Bath & Wells reps prepare for last General Synod of their term

8th July 2021

Last week Bishop Ruth and the diocese’s current General Synod members met in person for the first time since the start of the pandemic. With elections taking place this year, it was an opportunity to thank to them for their service in the role, which saw their tenure extended due to the pandemic, and to say farewell to those who are not seeking re-election.

Stephen Lynas, Tim Hind, Jenny Humphreys and James Dudley-Smith (pictured left to right above) are standing down after a combined 64 years. Tim Hind has been one of our General Synod members for 26 years, while the Revd Stephen Lynas has served for 16 years. Jenny Humphreys and the Revd James Dudley-Smith have both served for 11 years.

The last General Synod with our current representatives starts tomorrow and will be held online. Nominations open for the next term on 30 July.

Commenting on his time as a member of General Synod Tim says, “I joined a very politically motivated set of agendas. They were based on a parliamentary system so that pushed people towards being confrontational. It was the women’s bishops measure that enabled the synod to realise that it will be necessary to work collaboratively in order to get things through and I think that will stand them in good stead in the challenges to come.”

“The fact that we are now beginning to seriously discuss racism is so important. What has worried me about Synod in the past was that it was homophobic and misogynist hiding behind theology. That went wrong in all sorts of ways and as we deal with racism and same sex issues we need to be much more open and stop hiding behind theology.”

Jenny Humphreys says, “As a lay person I stood thinking that if you want to change things in the Church, like any organisation, you have to be in the system. There have been some very interesting highs and lows over my 11 years, particularly thinking of the November Synod when the first attempt of women in the episcopate failed narrowly and the anguish and the pain and the ripples of that went out throughout the church and much, much wider than the church. The highs then came when that did happen. I would encourage anyone to start, but particularly laity.”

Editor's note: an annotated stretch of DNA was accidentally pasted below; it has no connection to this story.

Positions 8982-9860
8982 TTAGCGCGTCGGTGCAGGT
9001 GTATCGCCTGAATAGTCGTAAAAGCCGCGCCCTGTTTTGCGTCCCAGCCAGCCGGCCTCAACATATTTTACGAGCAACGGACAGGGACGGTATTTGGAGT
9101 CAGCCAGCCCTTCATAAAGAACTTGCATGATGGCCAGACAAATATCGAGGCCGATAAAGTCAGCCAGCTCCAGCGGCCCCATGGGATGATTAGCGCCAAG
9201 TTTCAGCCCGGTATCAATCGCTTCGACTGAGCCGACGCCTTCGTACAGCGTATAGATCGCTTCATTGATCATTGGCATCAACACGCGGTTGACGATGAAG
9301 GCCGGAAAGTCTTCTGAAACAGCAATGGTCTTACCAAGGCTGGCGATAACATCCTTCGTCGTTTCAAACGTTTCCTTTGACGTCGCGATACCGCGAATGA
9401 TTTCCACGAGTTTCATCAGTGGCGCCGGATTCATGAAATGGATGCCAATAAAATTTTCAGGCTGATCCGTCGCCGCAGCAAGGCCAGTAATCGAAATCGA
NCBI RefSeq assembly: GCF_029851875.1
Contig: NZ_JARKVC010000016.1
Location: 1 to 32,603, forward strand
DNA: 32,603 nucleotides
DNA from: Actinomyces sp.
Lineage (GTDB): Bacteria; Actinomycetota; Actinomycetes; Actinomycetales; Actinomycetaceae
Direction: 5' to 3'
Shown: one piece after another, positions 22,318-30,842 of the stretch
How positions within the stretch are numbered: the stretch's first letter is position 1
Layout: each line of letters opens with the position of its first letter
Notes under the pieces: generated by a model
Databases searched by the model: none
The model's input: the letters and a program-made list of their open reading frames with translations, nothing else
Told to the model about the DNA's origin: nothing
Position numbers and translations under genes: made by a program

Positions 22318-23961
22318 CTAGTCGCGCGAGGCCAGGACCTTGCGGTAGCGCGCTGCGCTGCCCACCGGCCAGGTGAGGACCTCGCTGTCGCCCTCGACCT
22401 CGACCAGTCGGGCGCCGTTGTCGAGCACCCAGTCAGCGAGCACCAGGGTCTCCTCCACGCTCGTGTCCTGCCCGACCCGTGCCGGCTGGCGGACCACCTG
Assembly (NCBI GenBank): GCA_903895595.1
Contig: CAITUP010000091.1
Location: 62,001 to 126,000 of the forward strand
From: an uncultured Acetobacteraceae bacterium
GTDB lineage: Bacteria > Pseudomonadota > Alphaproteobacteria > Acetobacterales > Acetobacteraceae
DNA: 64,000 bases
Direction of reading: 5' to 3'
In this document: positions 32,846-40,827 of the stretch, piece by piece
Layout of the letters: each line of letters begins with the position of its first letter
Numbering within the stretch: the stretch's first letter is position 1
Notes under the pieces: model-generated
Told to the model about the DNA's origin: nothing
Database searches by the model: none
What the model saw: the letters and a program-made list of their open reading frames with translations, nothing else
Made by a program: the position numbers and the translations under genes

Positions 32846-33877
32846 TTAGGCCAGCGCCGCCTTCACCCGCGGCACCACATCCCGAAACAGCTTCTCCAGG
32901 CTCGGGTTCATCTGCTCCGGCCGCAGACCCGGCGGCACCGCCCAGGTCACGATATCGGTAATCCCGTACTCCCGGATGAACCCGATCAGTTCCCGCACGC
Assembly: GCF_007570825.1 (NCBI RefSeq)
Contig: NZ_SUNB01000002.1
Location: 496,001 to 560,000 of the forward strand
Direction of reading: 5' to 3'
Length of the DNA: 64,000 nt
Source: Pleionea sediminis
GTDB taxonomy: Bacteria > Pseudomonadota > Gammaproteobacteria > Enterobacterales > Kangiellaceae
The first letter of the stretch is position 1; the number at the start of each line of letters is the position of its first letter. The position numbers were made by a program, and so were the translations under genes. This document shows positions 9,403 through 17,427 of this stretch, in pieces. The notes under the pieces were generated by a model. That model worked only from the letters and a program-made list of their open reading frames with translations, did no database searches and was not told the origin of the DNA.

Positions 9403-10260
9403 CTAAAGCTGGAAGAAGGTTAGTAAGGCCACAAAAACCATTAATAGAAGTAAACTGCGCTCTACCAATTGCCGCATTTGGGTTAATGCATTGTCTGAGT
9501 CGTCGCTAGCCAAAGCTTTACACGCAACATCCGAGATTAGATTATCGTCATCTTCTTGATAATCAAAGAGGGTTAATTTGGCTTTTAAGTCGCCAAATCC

Stephen Lynas, who writes a popular blog during Synod, said “Synod can be great fun, though not many people believe that. I really want clergy to consider standing, particularly those who rather than having strong views on one thing, have a wide range of interests from their work as parish priests. Synod has to cover everything from pastoral work to liturgy, to world development to same sex so you need those well-rounded people.

James agrees. “Parish clergy should really consider standing. The Church of England is what it best is at the parish level, so from the point of view of a normal parish vicar we really need to be represented there, and represented well by thoughtful people who are not single issue people. For me Synod has been boring (sometimes), worrying (sometimes), enlightening (sometimes) and yes, definitely fun (sometimes). It’s been really good to get a broader perspective across the Church of England and to make some new friends, meet up with old friends and I have really missed that in the last 18 months.”

Visit our General Synod reps page to find out more about our other General Synod members and how you can stand for election when nominations open on 30 July. #StandForSynod

Yu can also read an article from Tim Hind in the Open Synod Group's newsletter.